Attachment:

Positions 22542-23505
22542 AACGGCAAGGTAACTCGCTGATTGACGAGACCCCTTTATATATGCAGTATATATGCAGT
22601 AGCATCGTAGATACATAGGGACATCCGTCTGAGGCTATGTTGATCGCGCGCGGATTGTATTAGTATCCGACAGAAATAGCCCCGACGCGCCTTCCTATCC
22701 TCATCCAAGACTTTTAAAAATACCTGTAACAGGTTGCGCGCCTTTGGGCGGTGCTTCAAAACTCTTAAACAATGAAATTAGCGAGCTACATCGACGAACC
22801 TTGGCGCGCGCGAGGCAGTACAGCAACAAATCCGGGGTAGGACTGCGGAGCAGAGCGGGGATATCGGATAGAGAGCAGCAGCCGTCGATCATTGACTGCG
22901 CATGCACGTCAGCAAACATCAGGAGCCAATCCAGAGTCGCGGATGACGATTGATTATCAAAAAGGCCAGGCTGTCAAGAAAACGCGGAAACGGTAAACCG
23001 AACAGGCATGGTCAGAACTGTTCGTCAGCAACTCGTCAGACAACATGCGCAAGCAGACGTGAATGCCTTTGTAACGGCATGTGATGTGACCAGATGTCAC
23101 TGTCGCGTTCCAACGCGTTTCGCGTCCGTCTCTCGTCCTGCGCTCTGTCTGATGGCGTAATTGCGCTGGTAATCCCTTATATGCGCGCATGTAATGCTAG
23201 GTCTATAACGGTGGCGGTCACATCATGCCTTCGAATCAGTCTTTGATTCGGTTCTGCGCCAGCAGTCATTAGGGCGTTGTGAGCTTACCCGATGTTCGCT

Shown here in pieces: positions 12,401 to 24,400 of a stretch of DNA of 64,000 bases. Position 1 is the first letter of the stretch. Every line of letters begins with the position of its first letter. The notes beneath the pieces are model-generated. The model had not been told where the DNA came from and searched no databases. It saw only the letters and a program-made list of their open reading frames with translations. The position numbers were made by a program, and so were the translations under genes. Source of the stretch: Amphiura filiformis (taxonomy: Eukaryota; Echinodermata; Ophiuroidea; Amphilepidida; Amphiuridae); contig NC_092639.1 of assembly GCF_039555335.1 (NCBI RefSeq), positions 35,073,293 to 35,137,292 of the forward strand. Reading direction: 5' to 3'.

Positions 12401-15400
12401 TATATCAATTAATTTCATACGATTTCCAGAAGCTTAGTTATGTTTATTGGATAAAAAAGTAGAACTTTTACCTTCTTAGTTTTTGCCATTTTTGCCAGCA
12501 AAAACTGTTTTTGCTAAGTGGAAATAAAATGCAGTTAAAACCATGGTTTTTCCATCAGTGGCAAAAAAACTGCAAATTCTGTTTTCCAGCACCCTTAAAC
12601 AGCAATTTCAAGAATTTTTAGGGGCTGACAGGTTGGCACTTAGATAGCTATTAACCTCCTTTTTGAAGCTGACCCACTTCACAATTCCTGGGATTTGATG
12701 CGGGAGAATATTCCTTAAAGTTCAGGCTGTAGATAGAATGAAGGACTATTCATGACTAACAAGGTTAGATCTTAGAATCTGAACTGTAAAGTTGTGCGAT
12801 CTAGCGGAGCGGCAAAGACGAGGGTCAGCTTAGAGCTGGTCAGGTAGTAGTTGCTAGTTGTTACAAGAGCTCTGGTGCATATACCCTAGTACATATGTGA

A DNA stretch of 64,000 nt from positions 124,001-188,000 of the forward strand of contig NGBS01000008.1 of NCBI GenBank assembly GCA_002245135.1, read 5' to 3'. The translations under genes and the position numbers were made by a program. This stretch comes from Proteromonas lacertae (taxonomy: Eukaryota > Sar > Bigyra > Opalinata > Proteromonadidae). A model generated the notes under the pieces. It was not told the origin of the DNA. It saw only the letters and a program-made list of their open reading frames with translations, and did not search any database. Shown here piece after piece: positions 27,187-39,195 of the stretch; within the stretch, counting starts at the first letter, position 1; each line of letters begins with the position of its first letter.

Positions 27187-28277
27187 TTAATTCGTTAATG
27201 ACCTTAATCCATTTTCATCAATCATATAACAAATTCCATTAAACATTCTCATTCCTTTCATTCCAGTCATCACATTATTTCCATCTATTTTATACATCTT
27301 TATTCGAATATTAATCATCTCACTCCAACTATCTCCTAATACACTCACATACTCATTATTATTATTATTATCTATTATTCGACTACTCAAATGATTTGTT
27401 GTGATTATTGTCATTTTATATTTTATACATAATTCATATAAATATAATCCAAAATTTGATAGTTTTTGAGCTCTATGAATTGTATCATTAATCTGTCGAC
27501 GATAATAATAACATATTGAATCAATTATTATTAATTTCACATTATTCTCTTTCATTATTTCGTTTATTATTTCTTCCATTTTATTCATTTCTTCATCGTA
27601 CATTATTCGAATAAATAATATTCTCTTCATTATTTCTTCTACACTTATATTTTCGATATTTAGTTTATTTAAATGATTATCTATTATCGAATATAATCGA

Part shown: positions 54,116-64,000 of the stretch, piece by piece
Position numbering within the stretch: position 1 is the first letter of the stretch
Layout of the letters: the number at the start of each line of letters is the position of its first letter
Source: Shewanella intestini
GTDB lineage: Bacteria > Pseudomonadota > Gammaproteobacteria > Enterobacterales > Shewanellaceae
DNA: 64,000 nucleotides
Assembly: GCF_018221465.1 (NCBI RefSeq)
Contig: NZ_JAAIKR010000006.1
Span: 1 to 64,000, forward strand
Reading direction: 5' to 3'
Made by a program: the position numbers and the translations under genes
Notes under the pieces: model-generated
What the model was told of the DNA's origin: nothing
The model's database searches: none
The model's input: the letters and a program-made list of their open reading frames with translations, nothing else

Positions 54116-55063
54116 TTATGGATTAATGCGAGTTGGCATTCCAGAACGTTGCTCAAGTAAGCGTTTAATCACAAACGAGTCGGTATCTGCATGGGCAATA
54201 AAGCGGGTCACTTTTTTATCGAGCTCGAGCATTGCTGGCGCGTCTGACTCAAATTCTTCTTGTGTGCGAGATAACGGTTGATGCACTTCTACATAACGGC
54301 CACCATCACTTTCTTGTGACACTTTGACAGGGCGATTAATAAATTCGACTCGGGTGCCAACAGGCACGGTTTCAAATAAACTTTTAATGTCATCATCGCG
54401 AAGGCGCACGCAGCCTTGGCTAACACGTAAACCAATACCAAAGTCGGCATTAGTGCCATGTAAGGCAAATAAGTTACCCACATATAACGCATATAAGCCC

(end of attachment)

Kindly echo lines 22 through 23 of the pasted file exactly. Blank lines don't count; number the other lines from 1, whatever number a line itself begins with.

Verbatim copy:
27401 GTGATTATTGTCATTTTATATTTTATACATAATTCATATAAATATAATCCAAAATTTGATAGTTTTTGAGCTCTATGAATTGTATCATTAATCTGTCGAC
27501 GATAATAATAACATATTGAATCAATTATTATTAATTTCACATTATTCTCTTTCATTATTTCGTTTATTATTTCTTCCATTTTATTCATTTCTTCATCGTA